Home > Uncategorized > Regulation Better Than Tax: Corcoran

Regulation Better Than Tax: Corcoran

March 27th, 2007

A week and a half ago I looked a T-D bank report called Market Based Solutions to Protect the Economy. In today’s Financial Post Terence Corcoran has a read through it, and comes away very unimpressed.

The report concludes that a carbon tax (or Pigovian Tax, if you prefer) is the best way to reduce carbon emissions, and Corcoran disagrees. Corcoran in fact, makes a somewhat convincing , and surprising, argument that regulation is the way to go, citing success in reducing sulphur emissions as his proof.

I myself, have become less and less convinced that using the tax system is the way to go, last weeks Toronto hydro rate increases being a classic example what’s wrong with using the tax system. As customers have reduced, Hydro’s profits have decreased, thus they increase rates. The next step is to ask yourself, why should I conserve? The same effect would almost certainly occur if the tax system is used to decrease emissions: as soon as tax revenues decrease due to conservation efforts, the tax rate would go up to make up shortfalls. At that point, the effort to lower emissions stops, as people efforts are not being rewarded (same basic problem occurs with Dalton McGuinty’s Smart Meter program – once everybody is doing their dishes in the middle of the night demand will increase at that time, causing the rate to increase in the middle of the night).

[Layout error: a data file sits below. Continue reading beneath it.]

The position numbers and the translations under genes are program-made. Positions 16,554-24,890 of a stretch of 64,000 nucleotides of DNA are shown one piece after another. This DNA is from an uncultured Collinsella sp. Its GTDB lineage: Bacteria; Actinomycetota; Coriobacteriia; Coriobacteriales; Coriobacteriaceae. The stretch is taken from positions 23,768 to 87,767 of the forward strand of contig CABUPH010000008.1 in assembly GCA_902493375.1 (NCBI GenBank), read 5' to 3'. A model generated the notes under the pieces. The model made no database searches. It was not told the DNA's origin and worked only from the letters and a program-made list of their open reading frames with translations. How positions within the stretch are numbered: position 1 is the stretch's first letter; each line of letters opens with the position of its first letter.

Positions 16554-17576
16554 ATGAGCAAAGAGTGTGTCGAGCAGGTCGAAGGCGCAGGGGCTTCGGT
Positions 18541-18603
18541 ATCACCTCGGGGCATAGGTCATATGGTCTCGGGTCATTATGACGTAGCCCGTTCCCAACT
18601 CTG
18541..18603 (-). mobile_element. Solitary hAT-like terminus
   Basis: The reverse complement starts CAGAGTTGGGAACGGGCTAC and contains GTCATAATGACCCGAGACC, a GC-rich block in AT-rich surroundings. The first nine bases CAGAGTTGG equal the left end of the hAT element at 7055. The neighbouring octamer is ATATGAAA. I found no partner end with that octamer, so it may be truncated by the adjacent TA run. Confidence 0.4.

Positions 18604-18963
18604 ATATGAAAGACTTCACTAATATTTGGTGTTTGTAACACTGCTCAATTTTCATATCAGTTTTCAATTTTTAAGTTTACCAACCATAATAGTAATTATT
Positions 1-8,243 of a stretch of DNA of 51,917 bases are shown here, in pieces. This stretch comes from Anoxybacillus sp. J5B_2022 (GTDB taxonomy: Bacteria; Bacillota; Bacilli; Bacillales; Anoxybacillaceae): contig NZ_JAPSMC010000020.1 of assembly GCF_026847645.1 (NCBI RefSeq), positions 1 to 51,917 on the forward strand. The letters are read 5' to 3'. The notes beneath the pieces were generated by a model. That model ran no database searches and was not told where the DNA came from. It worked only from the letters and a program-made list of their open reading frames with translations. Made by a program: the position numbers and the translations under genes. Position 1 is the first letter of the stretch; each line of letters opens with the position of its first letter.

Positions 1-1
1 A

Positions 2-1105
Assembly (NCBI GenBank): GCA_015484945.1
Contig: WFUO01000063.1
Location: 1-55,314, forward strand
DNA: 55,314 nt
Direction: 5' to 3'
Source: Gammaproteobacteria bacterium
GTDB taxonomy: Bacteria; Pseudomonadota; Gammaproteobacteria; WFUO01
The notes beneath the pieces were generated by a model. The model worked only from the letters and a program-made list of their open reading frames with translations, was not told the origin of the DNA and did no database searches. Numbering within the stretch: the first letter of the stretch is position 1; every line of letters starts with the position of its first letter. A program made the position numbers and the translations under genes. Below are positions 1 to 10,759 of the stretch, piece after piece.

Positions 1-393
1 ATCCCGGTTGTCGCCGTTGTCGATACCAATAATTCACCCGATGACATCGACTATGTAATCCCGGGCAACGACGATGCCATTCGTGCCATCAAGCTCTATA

While it is odd reading a free marketeer like Corcoran calling for regulation, it is a worthwhile discussion to have. And he’s right, regulation can promote change without price shocks, and the price shock if government decided to tax the CO2 out of us would be substantial.


Comments are closed.